Organic Chemistry Lab Techniques

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Reviewed by
Dr. Mike Christiansen
Key Takeaway
Table of Contents

    Here is a cheat sheet you can use to study organic chemistry lab techniques tested on the DAT:

    Summary of Purification Methods

    Extraction: separates dissolved subs. Based on differential solubility in aqueous vs. organic solvents

    Filtration: separates solids from liquids

    Recrystallization: separates solids based on diff. solubilities; temperature is important

    Sublimation: separates solids based on their ability to sublime

    Centrifugation: separates large things (ex. cells, organelles, macromolecules) based on mass and identity

    Distillation: separates liquids based on boiling point (depends on intermolecular forces)

    Chromatography: uses stationary and mobile phases to separate compounds based on how tightly they adhere (generally due to polarity but sometimes size as well)

    Electrophoresis: used to separate biological macromolecules (such as proteins or nucleic acids) based on size and sometimes charge


    • Water = aqueous layer; ether = organic layer
    • Like dissolves like
    • Three IMF that affects solubility:
    1. Hydrogen bonding – ex. Alcohols & acids will move into aq. layer
    2. Dipole-dipole interactions – less likely to move in aq. layer
    3. van der Waals (London dispersion) – nonpolar molecules (does not go into aq. layer)
    • When ACID dissociates, resulting anion formed is more soluble
    • ***ADDing a BASE helps EXTRACT ACID into the aq. layer

    Simple Distillation

    • Separate liquids that boil BELOW 150°C (at least 25°C apart)

    Vacuum Distillation

    • Separates liquids that boil ABOVE 150°C
    • Reduced P, lowering the BP of liquids (preventing their decomposition typical at high T)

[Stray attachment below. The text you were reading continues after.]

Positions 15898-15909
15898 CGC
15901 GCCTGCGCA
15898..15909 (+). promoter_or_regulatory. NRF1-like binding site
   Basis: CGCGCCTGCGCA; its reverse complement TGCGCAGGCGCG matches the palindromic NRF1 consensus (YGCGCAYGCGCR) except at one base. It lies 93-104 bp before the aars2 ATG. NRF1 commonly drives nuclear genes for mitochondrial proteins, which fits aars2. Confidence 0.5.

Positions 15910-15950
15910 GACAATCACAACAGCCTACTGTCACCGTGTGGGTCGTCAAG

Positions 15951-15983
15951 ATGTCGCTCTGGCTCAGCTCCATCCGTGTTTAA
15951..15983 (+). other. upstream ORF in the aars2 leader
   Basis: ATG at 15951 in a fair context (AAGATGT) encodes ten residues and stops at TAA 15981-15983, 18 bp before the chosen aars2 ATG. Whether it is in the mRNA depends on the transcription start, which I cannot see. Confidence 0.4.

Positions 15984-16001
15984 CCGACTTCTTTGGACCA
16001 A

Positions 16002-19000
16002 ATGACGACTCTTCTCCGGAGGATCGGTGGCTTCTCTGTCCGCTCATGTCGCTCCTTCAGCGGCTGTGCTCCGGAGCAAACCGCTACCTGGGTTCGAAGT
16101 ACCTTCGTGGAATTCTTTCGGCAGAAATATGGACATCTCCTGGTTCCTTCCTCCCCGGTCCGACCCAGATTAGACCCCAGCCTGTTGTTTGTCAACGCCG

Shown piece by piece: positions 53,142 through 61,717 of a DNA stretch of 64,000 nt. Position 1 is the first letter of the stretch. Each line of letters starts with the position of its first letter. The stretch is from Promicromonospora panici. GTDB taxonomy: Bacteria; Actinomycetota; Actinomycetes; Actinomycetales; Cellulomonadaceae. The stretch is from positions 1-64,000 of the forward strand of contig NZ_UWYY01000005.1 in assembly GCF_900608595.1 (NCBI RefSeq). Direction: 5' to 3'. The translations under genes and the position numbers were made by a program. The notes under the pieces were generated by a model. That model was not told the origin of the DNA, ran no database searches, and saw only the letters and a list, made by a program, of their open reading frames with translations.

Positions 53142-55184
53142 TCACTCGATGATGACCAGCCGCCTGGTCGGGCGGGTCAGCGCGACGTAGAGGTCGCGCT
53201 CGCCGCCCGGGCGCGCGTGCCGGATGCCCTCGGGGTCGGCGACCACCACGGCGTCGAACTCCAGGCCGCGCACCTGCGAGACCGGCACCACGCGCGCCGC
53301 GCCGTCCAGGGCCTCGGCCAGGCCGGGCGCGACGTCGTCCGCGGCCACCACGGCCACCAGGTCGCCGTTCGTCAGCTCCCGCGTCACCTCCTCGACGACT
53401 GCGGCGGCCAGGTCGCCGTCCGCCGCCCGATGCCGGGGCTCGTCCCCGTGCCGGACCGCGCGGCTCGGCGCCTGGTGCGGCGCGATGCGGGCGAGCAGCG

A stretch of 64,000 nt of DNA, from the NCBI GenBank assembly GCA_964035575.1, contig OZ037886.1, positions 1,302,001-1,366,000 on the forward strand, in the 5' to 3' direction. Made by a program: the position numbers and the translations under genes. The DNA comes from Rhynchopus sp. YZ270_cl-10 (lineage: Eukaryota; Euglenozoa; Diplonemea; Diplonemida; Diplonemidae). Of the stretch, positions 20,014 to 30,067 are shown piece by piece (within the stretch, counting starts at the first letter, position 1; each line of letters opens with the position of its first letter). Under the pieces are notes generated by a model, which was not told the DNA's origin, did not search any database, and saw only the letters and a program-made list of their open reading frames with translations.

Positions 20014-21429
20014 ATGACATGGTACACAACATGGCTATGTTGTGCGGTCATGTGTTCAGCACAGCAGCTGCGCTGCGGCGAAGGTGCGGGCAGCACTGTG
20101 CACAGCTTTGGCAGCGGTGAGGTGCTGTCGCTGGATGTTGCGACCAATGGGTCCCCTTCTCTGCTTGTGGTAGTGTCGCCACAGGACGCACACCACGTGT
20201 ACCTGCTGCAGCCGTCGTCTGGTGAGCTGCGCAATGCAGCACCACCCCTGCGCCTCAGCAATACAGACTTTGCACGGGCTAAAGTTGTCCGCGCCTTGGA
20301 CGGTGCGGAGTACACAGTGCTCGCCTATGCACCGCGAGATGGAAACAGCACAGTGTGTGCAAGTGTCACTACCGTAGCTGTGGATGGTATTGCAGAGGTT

Fractional Distillation

    • Separates liquids that boil LESS than 25°C apart
    • Near the top of the column, vapor is composed solely of 1 component, which will condense and collect in the receiving flask
    • Can be thought of as repeated distillation of same vapor

    Thin Layer Chromatography

    • Used to isolate individual compounds from a complex mixture
    • Stationary phase (solid medium) & mobile phase (liquid)
    • Diff. compounds will adhere to stationary phase w/ diff. strengths
    1. POLAR compounds bound TIGHTly to the silica gel – eluting poorly into the less polar solvent
    • Rf = dist. compound / dist. of solvent
    • Reverse phase chromatography – very nonpolar stationary phase instead of silica gel


    • Separates macromolecules based on isolectric point
    • If pH = isoelectric point --> protein doesn’t move
    • If pH > isoelectric point --> protein deprotonated

    SDS & Agarose Gel Electrophoresis

    • Separates molecules based on SIZE

    MP and BP trends


    • Increases with chain length due to dispersion forces
    • Decreases with branching


    • Increases with branching because the molecules can pack tightly
    • Increases with chain length again due to dispersion forces

    Occasionally, on the DAT Organic Chemistry section, you’ll be asked about one of the chemical lab tests you likely used in your lab sections to identify the functional groups in a molecule.

    Here is a list of the most common lab tests, which functional group they test for, and what a positive result looks like:

    *Fun fact: The Jones test is used in breathalyzers to test for drunk drivers.

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    Hannah Brein, DAT Bootcamp Student